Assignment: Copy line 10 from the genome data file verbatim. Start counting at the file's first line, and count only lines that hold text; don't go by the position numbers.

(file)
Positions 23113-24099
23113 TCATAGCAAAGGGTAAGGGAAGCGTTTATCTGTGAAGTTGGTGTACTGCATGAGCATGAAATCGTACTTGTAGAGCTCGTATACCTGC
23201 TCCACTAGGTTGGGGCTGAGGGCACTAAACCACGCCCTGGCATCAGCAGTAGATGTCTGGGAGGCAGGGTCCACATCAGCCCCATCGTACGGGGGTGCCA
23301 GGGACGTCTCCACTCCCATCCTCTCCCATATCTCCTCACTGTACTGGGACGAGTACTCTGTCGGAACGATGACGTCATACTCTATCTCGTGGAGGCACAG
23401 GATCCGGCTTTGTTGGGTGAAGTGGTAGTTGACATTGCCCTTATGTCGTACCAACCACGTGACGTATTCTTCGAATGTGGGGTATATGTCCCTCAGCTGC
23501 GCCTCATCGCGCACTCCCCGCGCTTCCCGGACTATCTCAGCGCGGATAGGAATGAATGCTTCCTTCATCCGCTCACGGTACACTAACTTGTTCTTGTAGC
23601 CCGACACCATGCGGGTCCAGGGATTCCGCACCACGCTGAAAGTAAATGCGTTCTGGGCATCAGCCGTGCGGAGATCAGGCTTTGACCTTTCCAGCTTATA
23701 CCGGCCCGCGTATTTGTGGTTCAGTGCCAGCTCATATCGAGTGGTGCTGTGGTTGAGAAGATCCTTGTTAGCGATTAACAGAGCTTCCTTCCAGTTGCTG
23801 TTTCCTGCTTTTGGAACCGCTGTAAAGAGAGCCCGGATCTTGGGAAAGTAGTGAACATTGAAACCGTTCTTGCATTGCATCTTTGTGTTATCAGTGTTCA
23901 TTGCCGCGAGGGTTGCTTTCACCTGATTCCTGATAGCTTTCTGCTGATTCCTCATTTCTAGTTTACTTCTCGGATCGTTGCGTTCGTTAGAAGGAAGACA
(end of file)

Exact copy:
23901 TTGCCGCGAGGGTTGCTTTCACCTGATTCCTGATAGCTTTCTGCTGATTCCTCATTTCTAGTTTACTTCTCGGATCGTTGCGTTCGTTAGAAGGAAGACA